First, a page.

Julie Boyd (our Artistic Director) and Megan Nussle (Literary Associate) saw a reading produced by Rhinebeck Writers Retreat last year and fell in love with the show.  Joe has a long relationship with BSC and they knew that this show would be a great addition to our season.

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Festival Alumni in the News

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NAMT News

Congrats To Our Members and Alumni Nominated for NYC Theatre Awards

The incredibly busy New York awards season is underway, and the hard work of many NAMT members and alumni has been recognized in this full season of musical theatre. Congratulations to all!
The 70th Annual Tony Award nominations were announced last week. Hamilton (developed at and produced by member The Public Theater) received a record-breaking 16 nominations. Shuffle Along, Or the Making of the Musical Sensation of 1921 and All That Followed (produced in part by member Center Theatre Group) received ten nominations, including Best New Musical. School of Rock, written by Festival Alum Glenn Slater (Fest ’08, Beatsville) received four nominations, include Best New Musical. Duncan Sheik’s (Fest ’15, Noir) American Psycho the Musical (produced in part by Center Theatre Group) earned two nominations, and the revival of his Spring Awakening received three nominations, including Best Revival of a Musical.

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This month, we chat with Kirsten Childs about her new show Bella: An American Tall Tale, which will receive its world premiere next season in a co-production with Dallas Theater Center and Playwrights Horizons. The production has just received a NFNM Production Grant. Childs is a Festival Alumna from her shows The Bubbly Black Girl Sheds Her Chameleon Skin (Fest ’98) and Funked Up Fairy Tales (Fest ’12).
How did the idea for Bella: An American Tall Tale first come to you?
I was walking home to my apartment one day, and a couple was walking in the same direction ahead of me.  Much to the appreciation of all the men (and I mean ALL the men) passing by, the woman had an extravagantly zaftig African fertility goddess figure.  I actually slowed down to watch each and every man stop, turn and look at the woman as they passed her by.  Their spellbound behavior underscored for me the fact that women are being sold a fraudulent bill of goods as to what men find attractive in a woman.  Right then and there, I decided to make a larger-than-life tall tale about a heroine modeled after this modern day Venus.  And what better place to set a larger-than-life tall tale than the American Old West?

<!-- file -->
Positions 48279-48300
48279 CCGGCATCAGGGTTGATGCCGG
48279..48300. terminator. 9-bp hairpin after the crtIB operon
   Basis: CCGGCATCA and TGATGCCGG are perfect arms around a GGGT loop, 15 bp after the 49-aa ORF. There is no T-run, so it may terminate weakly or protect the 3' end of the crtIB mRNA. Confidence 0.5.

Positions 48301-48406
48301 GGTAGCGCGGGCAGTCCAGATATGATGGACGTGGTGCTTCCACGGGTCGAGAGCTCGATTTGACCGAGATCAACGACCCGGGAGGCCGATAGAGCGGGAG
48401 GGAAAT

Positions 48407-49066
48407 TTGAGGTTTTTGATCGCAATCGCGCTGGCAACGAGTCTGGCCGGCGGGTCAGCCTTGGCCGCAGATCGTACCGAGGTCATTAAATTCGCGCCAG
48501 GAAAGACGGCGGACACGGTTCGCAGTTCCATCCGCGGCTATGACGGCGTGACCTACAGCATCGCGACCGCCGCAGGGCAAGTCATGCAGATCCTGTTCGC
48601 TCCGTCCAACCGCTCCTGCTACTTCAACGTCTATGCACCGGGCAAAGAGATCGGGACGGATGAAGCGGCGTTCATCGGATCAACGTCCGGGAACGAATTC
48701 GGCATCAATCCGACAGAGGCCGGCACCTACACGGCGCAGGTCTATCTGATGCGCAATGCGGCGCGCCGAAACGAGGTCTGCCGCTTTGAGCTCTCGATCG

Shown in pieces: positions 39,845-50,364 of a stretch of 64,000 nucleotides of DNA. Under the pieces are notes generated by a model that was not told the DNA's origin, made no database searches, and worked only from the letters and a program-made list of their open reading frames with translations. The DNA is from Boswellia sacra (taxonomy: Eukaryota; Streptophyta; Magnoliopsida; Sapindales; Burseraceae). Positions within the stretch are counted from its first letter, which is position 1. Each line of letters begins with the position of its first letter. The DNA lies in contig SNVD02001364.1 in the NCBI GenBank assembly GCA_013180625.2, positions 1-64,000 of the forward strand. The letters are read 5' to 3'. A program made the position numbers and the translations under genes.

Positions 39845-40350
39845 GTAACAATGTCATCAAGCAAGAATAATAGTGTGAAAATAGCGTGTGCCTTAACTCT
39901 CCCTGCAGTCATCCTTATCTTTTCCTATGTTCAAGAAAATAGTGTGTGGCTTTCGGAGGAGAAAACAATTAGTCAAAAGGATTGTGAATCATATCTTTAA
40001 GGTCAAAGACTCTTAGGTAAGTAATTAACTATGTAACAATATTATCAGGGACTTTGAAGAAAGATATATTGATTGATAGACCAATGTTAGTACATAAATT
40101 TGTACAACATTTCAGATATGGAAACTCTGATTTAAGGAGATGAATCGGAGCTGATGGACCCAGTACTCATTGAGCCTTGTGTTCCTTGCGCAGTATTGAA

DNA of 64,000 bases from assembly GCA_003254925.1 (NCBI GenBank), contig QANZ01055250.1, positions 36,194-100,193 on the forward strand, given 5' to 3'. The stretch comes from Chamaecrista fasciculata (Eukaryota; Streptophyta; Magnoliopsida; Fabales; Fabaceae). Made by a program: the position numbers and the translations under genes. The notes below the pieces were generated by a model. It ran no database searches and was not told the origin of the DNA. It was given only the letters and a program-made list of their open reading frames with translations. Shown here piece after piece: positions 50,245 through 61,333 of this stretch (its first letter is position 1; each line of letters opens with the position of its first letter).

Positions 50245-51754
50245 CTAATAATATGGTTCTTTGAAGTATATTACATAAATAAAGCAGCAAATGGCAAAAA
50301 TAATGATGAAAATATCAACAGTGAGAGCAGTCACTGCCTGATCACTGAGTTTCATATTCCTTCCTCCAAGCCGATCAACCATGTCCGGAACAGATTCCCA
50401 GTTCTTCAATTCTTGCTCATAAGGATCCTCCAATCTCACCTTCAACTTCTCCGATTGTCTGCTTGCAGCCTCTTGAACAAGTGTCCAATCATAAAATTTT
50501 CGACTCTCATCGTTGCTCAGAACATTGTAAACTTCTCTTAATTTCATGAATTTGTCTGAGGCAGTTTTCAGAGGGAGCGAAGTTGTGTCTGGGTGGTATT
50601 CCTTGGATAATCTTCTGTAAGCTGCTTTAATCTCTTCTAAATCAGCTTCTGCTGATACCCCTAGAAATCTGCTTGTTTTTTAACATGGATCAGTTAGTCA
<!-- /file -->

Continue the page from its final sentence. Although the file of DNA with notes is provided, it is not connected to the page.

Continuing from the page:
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New Work in Progress: Invisible

This month, we checked in with Elise Dewsberry from New Musicals Inc. about their upcoming concert reading of Invisible, written by David Hollingsworth and David Orris. The reading is being produced in consortium with NAMT member 3-D Theatricals, and has just received a Project Development grant from the National Fund for New Musicals.
Invisible is a John-Hughes-esque musical theatre adaptation of the HG Wells classic The Invisible Man with a totally original pop/rock score that takes great joy in paying homage to popular music and popular cultural tropes of the era. The show ultimately endeavors to physically and figuratively bring the audience into their own hallowed high school hallways via the heightened and dangerous halls of Springborough High School. Invisible lives in the fairly self-concerned and narcissistic year of 1988, because at its core, it is a show about what it means to cut away all of the cultural and social melodrama and truly see another human being.
NMI is working together with 3-D Theatricals to develop this project. How did that relationship first come about, and how did the two organizations come together to work on this specific project?